Last week there was an article in The Daily Telegraph with the title ‘Chick lit book covers are putting men off, says author’. The article was written by Hannah Furness, Arts Correspondent for the Telegraph, though her Telegraph web page suggests she is more Royal Correspondent. In any case, I agree with her article:
“Pink, glittery book covers are putting readers off works by female authors and should be made more gender-neutral, a best-selling novelist has said. Jojo Moyes, who wrote Me Before You and its sequels, said the public did not want to read novels that were marketed to women with cliched cover designs.
“Ms Moyes said she had been ‘lucky to get a wider audience’, thanks to covers that appealed to male as well as female readers. ‘So many women who write about difficult issues are lumped under the chick lit umbrella’ she told the BBC. ‘It’s so reductive and disappointing – it puts off readers who might otherwise enjoy them. If it was up to me, we would all discover things in a huge massive jumble The boundaries are being blurred, with women writing domestic noir and thrillers. Supermarkets want things that are easily categorised, but people don’t want to read something pink and glittery.’
“Several female authors have insisted their books are marketed differently. In 2014, Jodi Picoult argued that many books considered great works of art by men would be put within ‘pink fluffy’ covers if they had been written by a woman. In 2015, Joanne Harris highlighted a ‘growing gender division’ in fiction, which saw a ‘sea of pastel pink in the romance section (as if men were neither interested in romance, nor expected to participate in romantic relationships)'”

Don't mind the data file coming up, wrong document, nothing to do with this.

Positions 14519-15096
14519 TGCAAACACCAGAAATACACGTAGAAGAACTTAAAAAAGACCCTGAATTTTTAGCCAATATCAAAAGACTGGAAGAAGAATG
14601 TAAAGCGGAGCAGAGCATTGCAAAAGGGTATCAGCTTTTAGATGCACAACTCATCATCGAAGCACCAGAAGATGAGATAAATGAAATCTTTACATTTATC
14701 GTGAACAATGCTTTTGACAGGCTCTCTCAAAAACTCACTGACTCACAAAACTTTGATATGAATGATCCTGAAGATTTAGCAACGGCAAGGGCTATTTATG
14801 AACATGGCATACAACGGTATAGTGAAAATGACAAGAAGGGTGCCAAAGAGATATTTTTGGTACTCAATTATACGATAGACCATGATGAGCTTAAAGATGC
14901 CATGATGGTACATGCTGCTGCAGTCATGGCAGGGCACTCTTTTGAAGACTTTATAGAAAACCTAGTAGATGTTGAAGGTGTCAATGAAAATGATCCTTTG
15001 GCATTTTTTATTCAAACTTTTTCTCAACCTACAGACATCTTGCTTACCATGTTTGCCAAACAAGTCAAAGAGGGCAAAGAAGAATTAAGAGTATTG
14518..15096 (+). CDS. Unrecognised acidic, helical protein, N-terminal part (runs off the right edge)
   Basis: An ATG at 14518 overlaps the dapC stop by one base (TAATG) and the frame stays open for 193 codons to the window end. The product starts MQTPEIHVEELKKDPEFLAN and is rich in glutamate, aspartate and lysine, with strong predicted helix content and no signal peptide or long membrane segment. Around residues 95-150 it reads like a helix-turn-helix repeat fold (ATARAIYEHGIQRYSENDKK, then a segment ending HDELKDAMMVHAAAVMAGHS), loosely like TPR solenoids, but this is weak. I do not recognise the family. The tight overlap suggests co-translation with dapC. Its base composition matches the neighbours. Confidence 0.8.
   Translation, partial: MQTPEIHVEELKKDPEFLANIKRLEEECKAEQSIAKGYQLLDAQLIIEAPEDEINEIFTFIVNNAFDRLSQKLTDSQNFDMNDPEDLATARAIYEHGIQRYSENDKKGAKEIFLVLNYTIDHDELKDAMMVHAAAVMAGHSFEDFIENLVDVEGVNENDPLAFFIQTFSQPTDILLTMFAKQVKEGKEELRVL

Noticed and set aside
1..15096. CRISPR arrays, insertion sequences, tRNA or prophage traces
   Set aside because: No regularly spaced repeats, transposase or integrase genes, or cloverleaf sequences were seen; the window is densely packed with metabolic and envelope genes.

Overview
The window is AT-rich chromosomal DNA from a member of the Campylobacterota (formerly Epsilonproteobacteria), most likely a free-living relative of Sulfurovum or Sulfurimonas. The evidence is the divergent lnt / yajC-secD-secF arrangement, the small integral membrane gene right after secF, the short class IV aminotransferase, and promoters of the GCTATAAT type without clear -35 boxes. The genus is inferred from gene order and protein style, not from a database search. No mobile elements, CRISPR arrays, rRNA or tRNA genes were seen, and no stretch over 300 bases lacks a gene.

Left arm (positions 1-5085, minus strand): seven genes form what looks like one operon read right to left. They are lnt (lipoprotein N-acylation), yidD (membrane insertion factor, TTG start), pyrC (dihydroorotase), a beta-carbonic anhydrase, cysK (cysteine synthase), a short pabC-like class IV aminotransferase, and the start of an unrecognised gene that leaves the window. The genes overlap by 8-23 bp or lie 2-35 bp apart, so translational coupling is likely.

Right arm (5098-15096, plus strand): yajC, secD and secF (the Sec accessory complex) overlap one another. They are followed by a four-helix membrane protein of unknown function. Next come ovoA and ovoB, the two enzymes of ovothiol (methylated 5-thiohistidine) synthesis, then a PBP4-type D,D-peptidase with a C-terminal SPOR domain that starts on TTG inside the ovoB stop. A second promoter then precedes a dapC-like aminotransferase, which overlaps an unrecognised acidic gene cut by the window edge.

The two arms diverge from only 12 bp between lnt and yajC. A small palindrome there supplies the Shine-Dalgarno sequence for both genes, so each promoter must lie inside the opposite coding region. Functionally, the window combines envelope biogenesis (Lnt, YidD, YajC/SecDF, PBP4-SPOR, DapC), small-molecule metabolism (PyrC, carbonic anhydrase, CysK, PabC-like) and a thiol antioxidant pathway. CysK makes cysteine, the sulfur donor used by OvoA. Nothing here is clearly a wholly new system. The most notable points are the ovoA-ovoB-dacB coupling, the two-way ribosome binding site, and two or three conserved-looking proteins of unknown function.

When I’m in Waitrose, I frequently glance at the books for sale, and I find they usually fit into one of two categories: last years best-sellers by well know authors or recognisably pink and fluffy chick lit. So, I agree that supermarkets want their products to be easily recognised. And, I suppose that if I were a slightly bored female shopper, what might appeal to me would probably be a juicy romance or last year’s novel by Dan Brown. It would have to be an impulse decision; after all, there is a well-stocked Waterstones on the floor above.
I have discovered that there are literary agents who specialise in chick lit I was looking on the internet for literary agents who might represent me and my latest novel, which I consider literary in the sub genre of inspirational. So, I tended to exclude any agents who specialise in ‘commercial fiction’, non-fiction, fantasy, science fiction, thrillers and childrens’ books. Lots of agents show the covers of their clients’ books on their websites. And another turn-off for me was the predominance of pink and fluffy covers. Maybe these agents and their clients are brilliant and maybe they could find me a great publisher, but I felt I would be less likely to be wasting my time by focusing on the agents who want to look at inspirational, literary fiction.